Kentucky: A History of the State
Perrin, Battle & Kniffin 2nd ed., 1885, Hopkins Co.
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Surnames Biography
JOHN G. B. HALL, Hopkins County, of the firm of Givens & Hall, editors of Hopkins County Gleaner, was born September 23, 1857, in Hopkins County. He is the son of the late Judge Dixon Hall, received a good education in the common schools of this county, and completed his literary studies at Lincoln College, Lincoln, Ill., in the session of 1877 and 1878; he then returned to Madisonville and commenced the study of law under the preceptorship of Laffoon & Gordon, and was admitted to the bar in October, 1879. He was a candidate for county attorney in 1882, receiving strong support, but being the youngest of three candidates was defeated. Later he became a partner with Polk Laffoon, member of congress, in the practice of law, and this partnership continued one year. October 1, 1883, he, with Mr. Givens, established the Hopkins County Gleaner at Madisonville, and it is said that this paper obtained the largest circulation of any in the State, outside of Louisville. In March, 1885, he retired from the editorial staff of the Gleaner, and is giving his whole attention to his profession.
WASHINGTON I. HAMBY, proprietor of the Hamby House, was born July 18, 1843, in Christian County, Ky. He is a son of M. R. and Charlotte (Hamby) Hamby. The father was born in the same county and State; he engaged in farming, and was one of the oldest tobacco dealers in Hopkins County; he died January 17, 1864, on Johnson's Island, having been taken prisoner on account of his Southern sympathies. The mother was born in Livingston County, Ky., she died September 15, 1875. Our subject was reared on his father's farm, six miles northeast of Dawson; he enlisted in September, 1861, in Company A, Kentucky Cavalry, Confederate States army; was discharged July 5, 1863, having served his enlistment he returned home and worked his father's farm one year; he then moved to a farm adjoining Dawson, owned by his brother-in-law, and remained there one year; he then moved to the Utley farm three miles east of Dawson, and farmed there with, his brothers three years; he then moved to Christian County, where he was engaged in the coal business about three years; then moved to Crittenden County, where be was engaged in farming five years. In 1877 he came to Dawson; soon after engaged in merchandising, and kept a railroad eating house; before the expiration of his lease he bought a lot where the Arcadia Hotel now stands, and built a hotel on the southwest corner; this house was afterward destroyed by fire. After the completion of the house he commenced digging a cistern, and July 2, 1881, accidentally discovered the most wonderful well in the world, and now known as the Arcadian Well. Among the diseases cured by the waters of this well are liver troubles, kidney disease dyspepsia, rheumatism, sore eyes and skin diseases. Mr. Hamby has since disposed of this well with the grounds attached, retaining free access to him and his heirs, and all guests he may desire to accommodate, forever. Parties visiting Dawson will receive good attention at reasonable rates by calling, at the Hamby House. Mr. Hamby was married September 18. 1863, to Stacey Menser, of Hopkins County; this union has been blessed with seven children, of whom two sons and three daughters are living.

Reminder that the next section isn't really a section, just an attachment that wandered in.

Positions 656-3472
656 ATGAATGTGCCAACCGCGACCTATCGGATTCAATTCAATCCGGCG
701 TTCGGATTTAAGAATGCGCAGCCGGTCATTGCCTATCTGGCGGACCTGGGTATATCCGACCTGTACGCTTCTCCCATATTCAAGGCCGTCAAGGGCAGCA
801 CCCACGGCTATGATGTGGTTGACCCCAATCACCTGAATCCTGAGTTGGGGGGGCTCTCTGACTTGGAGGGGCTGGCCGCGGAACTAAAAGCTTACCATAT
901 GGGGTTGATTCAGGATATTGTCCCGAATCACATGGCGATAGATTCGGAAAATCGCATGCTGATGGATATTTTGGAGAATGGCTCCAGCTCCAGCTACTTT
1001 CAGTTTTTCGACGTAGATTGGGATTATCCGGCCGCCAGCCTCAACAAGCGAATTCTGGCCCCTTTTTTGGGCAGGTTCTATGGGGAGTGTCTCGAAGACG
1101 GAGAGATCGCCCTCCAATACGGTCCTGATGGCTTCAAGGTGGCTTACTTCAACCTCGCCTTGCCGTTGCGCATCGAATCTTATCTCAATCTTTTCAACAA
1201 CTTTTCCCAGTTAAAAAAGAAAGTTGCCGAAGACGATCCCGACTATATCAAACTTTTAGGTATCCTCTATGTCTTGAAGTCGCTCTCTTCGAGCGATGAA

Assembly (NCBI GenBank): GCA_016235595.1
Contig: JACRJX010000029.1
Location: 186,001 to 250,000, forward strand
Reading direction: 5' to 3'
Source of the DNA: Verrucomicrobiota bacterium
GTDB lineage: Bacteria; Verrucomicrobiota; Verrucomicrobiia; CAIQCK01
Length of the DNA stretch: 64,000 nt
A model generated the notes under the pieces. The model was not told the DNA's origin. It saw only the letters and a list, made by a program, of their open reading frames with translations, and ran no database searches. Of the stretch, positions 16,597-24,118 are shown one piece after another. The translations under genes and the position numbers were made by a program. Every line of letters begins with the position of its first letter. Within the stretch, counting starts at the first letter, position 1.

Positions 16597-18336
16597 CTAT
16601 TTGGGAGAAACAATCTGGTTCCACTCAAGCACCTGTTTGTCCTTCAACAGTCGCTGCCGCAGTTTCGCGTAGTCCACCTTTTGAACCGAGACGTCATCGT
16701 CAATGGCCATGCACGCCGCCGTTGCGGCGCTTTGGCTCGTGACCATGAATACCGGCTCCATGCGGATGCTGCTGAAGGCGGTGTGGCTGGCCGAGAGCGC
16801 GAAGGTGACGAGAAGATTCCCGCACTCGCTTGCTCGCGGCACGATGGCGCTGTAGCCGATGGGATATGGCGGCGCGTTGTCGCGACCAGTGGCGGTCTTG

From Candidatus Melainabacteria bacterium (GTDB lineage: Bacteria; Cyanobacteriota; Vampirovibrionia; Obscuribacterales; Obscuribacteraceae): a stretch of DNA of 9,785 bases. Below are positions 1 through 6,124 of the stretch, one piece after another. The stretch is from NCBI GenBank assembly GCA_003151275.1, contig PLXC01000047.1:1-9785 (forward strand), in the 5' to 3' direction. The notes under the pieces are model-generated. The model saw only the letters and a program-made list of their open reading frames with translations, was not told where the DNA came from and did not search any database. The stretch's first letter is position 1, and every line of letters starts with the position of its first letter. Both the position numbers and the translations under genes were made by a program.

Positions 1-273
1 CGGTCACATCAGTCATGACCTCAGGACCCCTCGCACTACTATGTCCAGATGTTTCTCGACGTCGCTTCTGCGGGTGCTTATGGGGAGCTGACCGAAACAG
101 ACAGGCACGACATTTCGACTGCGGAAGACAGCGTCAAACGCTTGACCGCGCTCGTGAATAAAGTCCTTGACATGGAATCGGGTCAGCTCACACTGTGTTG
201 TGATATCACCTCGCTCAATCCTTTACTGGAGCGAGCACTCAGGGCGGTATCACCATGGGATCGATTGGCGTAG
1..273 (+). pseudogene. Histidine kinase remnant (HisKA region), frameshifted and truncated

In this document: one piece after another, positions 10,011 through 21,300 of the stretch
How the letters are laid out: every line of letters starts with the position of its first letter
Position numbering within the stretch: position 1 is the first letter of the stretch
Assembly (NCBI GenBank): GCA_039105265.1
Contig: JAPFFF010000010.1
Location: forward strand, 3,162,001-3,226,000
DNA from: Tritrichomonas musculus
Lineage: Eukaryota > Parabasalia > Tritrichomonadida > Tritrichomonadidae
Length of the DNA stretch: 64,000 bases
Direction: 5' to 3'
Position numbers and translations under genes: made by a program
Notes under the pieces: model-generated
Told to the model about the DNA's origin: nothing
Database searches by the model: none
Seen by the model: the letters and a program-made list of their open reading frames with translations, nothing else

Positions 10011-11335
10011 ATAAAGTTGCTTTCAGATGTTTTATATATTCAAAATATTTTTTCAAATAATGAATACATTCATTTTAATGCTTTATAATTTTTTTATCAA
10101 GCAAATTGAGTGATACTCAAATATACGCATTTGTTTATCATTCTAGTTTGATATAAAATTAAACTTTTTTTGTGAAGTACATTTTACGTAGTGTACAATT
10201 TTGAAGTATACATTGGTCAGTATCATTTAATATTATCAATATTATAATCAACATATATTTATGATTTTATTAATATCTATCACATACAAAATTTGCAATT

WILLIAM P. HARDWICK was born in Hopkins County, Ky., February 10, 1833, the son of Benjamin F. and Mary E. (Tolbert) Hardwick, natives of Kentucky, and of Irish and English descent, respectively. Benjamin F. Hardwick, at the age of nineteen, came to Hopkins County, married, bought a farm near Nebo, which he sold after a few years, and bought another near St. Charles, same county, upon which he resided only a few years. He then removed to Henderson County and bought a farm near the city of Henderson, upon which be resided until his death in the fall of 1852. He and wife were from early life devoted members of the Methodist Episcopal Church South. His father, Christopher C. Hardwick, was a veteran of the Revolutionary war, served under Washington throughout that struggle, but died while making his way homeward on foot, immediately after the war. William P. Hardwick, at the age of sixteen, was bound out to learn the blacksmith's trade, and served an apprenticeship of four years, at Henderson, Ky., where he followed the business one year afterward. He then removed to Madisonville, where he followed the trade for a few months, after which he was employed at Greenville, Muhlenburgh County, for one year, and at South Carlton, same county, for six months. He then returned to Madisonville, where he remained two years; he then opened a shop on the banks of Clear Creek, remaining one year. From thence he went to what is now St. Charles, same county, where he remained two years. He then opened a shop near Nortonsville, where he remained for seventeen years. In 1878 be came to White Plains, where he has since resided and where, in company with his son, Thomas L., he has been doing, a good business at his trade. He was married in December, 1856, to Miss Mary J. Hardwick, a native of Hopkins County.. Four children were the fruit of this union, three of whom, all sons, are living. In politics, Mr. Hardwick is a Democrat and is one of the native born and prominent mechanics of the county. His oldest son, Thomas L., was born in Greenville, Muhlenburgh County, January 6, 1857; he learned the blacksmith's trade while with his father, and has worked at the business ever since he was able to lift a hammer, or since be was eight years old. For the past six years, or since they came to White Plains, he has been a partner in the business. He was married March 18, 1877, to Miss Frances P. Smith, a native of Crittenden County, Ky. Two sons have blessed their union: William T. and Walter E. In politics Mr. Hardwick is a Democrat.